ORANGE COUNTY, CA—Irrigation systems that link up with weather satellites to identify efficient watering schedules depending on the forecast is just one method commercial-building owners can use to reduce water usage, experts tell GlobeSt.com. With the Californiadrought
a major and ongoing concern, we spoke exclusively with Mark Harryman
, CEO/founder of Orange County-based Unire Real Estate Group
, and Logan Soya
, founder and president of Aquicore Inc.
, a Washington, DC-based real-time energy-management software firm, about what owners can do to conserve water and encourage water conservation in their properties. Stay tuned to GlobeSt.com for an upcoming exclusive feature on the Water Forum
to take place at PCBC
in San Diego later this week.
Harryman: “We are constantly working with the water companies to identify incentives and available funds.”
GlobeSt.com: What are owners doing on a broad scale to reduce water consumption and waste in their properties?
On a broad scale, all of our clients are looking to reduce the consumption of limited resources across the board, especially water. We have been diligently working with our clients, tenants and landscapers to develop and implement new watering strategies, as well as replacing existing planting with drought-resistant material. New Smart irrigation systems reduce water consumption dramatically by linking up with weather satellites to identify efficient watering schedules depending on the forecast.
Although there are capital-intensive measures building owners and managers can take, such as installing low-flow toilets and urinals, the most cost-effective and easiest way to get started is to add metering. In the commercial environment, the two biggest water-usage culprits are the irrigation systems and the cooling towers. Metering can provide a month-by-month, day-by-day or hour-by-hour update on the exact amount of water being consumed and provide alerts if something with one of those systems is awry. We have seen pretty incredible cost and leak avoidance after only a few weeks of data collection. There are times where the cooling towers consume more than 60% of total water and cases where it is unnecessarily running on weekends. Savings can be 10% to 20% and sometimes higher if a leak is mitigated early.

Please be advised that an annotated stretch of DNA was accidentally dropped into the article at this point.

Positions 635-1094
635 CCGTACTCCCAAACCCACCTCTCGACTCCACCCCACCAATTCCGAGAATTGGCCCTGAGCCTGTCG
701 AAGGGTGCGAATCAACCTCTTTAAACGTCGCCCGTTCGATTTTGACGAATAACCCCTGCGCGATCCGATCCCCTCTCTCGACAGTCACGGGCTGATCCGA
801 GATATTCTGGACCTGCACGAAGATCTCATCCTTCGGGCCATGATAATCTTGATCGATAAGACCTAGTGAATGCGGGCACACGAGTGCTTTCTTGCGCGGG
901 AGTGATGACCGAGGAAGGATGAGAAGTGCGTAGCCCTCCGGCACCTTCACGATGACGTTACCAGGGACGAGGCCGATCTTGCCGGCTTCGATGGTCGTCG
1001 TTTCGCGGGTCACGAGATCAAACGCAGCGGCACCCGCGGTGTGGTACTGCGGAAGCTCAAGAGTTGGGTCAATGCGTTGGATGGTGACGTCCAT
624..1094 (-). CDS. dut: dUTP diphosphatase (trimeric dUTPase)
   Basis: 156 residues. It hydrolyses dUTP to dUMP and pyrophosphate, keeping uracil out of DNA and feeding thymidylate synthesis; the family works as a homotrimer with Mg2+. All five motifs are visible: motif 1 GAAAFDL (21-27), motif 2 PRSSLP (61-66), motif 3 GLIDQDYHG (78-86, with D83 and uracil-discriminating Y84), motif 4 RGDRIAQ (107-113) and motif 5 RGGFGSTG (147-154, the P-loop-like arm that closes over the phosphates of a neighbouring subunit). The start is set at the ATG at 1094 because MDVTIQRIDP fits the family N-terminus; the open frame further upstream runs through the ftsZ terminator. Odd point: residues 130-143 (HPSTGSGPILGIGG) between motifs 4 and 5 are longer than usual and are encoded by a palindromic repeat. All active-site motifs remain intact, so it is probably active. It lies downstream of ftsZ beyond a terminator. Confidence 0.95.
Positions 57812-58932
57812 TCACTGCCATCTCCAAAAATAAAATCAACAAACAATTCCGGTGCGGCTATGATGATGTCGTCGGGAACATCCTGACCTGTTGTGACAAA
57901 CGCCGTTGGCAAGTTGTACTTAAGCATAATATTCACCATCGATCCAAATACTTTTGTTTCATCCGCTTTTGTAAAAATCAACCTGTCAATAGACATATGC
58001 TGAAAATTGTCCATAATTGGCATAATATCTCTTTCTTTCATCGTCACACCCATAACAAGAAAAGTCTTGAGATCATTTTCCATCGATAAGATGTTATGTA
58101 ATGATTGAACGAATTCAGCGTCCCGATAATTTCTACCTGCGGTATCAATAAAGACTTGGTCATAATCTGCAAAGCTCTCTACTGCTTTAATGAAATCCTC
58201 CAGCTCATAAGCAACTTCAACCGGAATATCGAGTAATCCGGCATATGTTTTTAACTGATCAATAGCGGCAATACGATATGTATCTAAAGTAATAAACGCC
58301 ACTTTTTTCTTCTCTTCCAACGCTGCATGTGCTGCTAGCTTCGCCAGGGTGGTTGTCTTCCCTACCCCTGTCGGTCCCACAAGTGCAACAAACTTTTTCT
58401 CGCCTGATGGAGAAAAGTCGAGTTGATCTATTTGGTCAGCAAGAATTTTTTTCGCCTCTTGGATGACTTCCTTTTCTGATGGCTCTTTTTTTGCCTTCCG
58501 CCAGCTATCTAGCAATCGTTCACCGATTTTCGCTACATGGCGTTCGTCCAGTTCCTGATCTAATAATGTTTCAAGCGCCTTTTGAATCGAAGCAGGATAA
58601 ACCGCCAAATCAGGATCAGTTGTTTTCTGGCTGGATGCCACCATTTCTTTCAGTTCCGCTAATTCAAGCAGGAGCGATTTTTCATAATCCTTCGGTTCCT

GlobeSt.com: What are some of the incentives involved?
Each city has unique incentives, so we are constantly working with the water companies to identify incentives and available funds. Overall, the cities are looking for owners to reduce the amount of turf and high-consumption landscaping. Unire Group and our clients are committed to putting our best foot forward for the environment.
Soya: “The only way we can mitigate the impact of the drought is if we put responsible water use on our daily 'to-do’s' so that it is no longer a burden but instead a habit.”
If anything, there are more penalties than incentives.Title 24
has significant penalties around water conservation, as well as efficiency objectives, which have to be met by new developers
in 2020 and 2030. Owners are incentivized to take the necessary steps now to mitigate the risk of being fined and should start considering making those changes now as leases
GlobeSt.com: How can owners efficiently implement water-conservation plans that will work for each space?
Our team has been working on reducing our water consumption for some time. We have implemented some exceptional drought-tolerant landscape renovations at both our office
assets. The extent of a renovation depends on the client and the individual property budge. Owners need to plan ahead, since switching to drought-tolerant material can be an expensive capital item even if incentives are available.
Don’t make any capital investments first. Start with real-time or daily measuring consumption via metering of major consumers like whole-building, cooling towers and irrigation as a first step, and then consider measuring tenants to aid them in awareness of how much water they are consuming as a second step. Once the no-cost operational savings are captured, additional capital investments such as low-flow urinals or better irrigation controls can be considered. Sub-metering first will also allow the landlord to show the effectiveness of these reduction measures later.
GlobeSt.com: What else should our readers know about water-use reduction and drought in commercial real estate?
Owners should set a plan into motion of identifying easy reductions and work toward reducing turf areas. Water is ongoing to increase in cost. Those cost increases will affect a building’s expenses and therefore value.
They can be the change. The only way we can mitigate the impact of the drought is if we put responsible water use on our daily “to-do’s” so that it is no longer a burden but instead a habit. Across the country, not just in California, there are many new regulations among municipal, state and federal agencies. Price increases are planned for many utilities, and awareness is growing in industry associations. All of this will make water usage an increasing concern over the next 10 years and market leaders are already beginning to implement measures. We all have an opportunity to get ahead of the game and to be though leaders and change agents if we start today.
See Complete - Click Here